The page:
European Bank Stress Tests Missing Sovereign Default Fail to Convince Investors

Monday, 18 Jul 2011 02:16 PM

 

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European banks may have to raise as much as 80 billion euros ($113 billion) of additional capital as the stress tests failed to allay investor concern about a Greek default and governments’ ability to bail out their lenders.

The eight out of the 90 banks that failed the July 15 tests had only a combined capital shortfall of 2.5 billion euros, the European Banking Authority said July 15. As many as 20 banks need to bolster capital, JPMorgan Cazenove analysts led by Kian Abouhossein wrote in a report after the results were published.

Regulators didn’t include a Greek default in the tests even though credit default swaps indicate investors see an almost 90 percent chance of one. The EBA included a 25 percent writedown on 10-year Greek government bonds held in banks’ trading books even as the securities trade at about 51 cents on the euro. The exams won’t succeed in reassuring investors until governments put in place a mechanism to stop failing banks weighing on public funds, said Gary Greenwood, an analyst at Shore Capital.

“The EBA are stress-testing the wrong thing,” said Hank Calenti, a bank strategist at Societe Generale SA in London in a telephone interview. “They need to be testing the ability of the euro zone to support its banks. It’s firstly a question of the ability of the sovereign to bail out the banks, and then who is going to bail out the sovereign.”

The 46-member Bloomberg Europe Banks and Financial Services Index has slumped 12 percent this year as the debt crisis worsened. The index fell 0.3 percent at 8:14 a.m. today.

“We think the European banking stress test is unlikely to provide much in terms of assurance to the markets,” said Dirk Hoffmann-Becking, an analyst at Sanford C. Bernstein in a note to clients today. “The concerns about contagion of the sovereign debt crisis into core Europe have taken center stage.”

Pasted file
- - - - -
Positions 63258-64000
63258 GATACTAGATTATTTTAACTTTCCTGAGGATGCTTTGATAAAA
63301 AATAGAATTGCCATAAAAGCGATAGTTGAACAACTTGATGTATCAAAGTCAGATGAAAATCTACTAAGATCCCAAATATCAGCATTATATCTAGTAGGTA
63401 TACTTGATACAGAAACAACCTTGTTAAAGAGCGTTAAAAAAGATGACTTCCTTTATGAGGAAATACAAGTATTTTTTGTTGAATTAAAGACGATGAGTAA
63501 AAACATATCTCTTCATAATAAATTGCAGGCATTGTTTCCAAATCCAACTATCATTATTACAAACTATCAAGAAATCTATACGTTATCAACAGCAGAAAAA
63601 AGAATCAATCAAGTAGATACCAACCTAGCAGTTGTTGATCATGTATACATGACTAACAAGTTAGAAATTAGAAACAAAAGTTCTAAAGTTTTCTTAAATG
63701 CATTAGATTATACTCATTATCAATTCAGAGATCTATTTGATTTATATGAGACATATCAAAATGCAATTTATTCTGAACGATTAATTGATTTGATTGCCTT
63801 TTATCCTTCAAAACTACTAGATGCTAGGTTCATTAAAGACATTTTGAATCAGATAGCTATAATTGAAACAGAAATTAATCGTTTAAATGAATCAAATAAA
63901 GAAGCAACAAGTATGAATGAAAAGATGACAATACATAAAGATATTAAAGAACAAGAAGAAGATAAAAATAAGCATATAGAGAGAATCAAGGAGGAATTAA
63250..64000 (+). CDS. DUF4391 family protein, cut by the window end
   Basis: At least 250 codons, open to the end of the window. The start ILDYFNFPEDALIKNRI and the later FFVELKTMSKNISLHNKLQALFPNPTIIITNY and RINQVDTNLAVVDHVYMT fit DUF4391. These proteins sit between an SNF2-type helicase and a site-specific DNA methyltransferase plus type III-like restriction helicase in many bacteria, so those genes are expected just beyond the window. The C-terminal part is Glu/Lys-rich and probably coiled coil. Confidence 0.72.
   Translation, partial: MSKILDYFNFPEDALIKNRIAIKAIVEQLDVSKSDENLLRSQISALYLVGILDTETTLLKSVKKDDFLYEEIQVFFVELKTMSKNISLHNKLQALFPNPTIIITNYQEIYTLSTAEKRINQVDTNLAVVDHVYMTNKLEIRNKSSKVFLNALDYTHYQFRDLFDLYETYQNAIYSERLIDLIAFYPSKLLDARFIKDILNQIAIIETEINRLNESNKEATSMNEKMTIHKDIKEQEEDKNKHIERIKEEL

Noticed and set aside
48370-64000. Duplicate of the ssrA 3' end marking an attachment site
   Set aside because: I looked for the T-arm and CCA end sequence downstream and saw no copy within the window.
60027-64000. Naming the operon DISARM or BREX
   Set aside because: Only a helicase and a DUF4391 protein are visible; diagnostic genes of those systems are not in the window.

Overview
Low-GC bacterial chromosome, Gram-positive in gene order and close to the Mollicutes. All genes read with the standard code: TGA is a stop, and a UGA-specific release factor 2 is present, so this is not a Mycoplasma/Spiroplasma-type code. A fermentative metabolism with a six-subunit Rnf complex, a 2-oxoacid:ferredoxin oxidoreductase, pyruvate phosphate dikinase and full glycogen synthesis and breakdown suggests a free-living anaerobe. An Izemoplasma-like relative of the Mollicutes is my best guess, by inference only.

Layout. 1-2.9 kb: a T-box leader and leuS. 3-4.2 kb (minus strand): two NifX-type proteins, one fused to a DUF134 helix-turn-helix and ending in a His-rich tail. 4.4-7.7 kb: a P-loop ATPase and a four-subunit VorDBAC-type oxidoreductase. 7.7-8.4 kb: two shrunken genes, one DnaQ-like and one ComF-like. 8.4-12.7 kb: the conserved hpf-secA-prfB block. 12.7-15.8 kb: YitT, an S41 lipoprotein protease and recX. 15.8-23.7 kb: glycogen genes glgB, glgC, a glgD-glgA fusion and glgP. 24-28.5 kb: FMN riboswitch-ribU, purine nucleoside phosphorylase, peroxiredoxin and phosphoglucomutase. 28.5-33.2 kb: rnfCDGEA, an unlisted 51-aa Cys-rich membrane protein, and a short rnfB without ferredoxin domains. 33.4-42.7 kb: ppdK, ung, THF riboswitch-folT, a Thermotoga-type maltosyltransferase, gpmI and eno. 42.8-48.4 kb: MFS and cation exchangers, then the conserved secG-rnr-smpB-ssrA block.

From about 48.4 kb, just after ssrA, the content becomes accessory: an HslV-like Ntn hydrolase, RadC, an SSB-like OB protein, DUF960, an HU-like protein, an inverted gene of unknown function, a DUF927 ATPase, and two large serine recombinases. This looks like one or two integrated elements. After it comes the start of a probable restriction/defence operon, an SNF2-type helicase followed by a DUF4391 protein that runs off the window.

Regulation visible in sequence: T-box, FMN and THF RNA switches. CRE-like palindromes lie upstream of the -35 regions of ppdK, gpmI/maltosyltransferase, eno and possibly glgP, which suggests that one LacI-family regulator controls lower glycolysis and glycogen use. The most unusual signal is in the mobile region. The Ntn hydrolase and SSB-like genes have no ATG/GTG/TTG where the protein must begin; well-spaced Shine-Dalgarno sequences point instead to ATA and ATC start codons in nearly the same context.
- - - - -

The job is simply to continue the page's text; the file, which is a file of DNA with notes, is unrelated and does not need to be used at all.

EU Summit

Euro-area government leaders will hold a special summit on July 21, stepping up efforts to stem the contagion from Greece. Leaders are at odds with one another and with the European Central Bank over demands by Germany and Finland that private investors bear some of the burden for a second Greek bailout.

Yields on two-year notes from Ireland, Portugal and Greece soared to euro-era records last week. Yields on Spanish and Italian 10-year bonds surged to the most since the euro’s inception in 1999.

“You should probably be stress-testing the sovereigns not the banks,” said Liverpool, England-based Greenwood. “The only thing that can ultimately give the markets some comfort is evidence that the sovereigns themselves have sorted out their balance sheets.”

Near-Failures

Allied Irish Banks Plc and Bank of Ireland Plc passed the EU’s examinations in 2010, while Anglo Irish Bank Corp. wasn’t tested. Later that year, a liquidity shortfall caused when depositors withdrew funds from Irish lenders helped prompt EU governments and the International Monetary Fund to agree on an 85 billion-euro bailout for the country.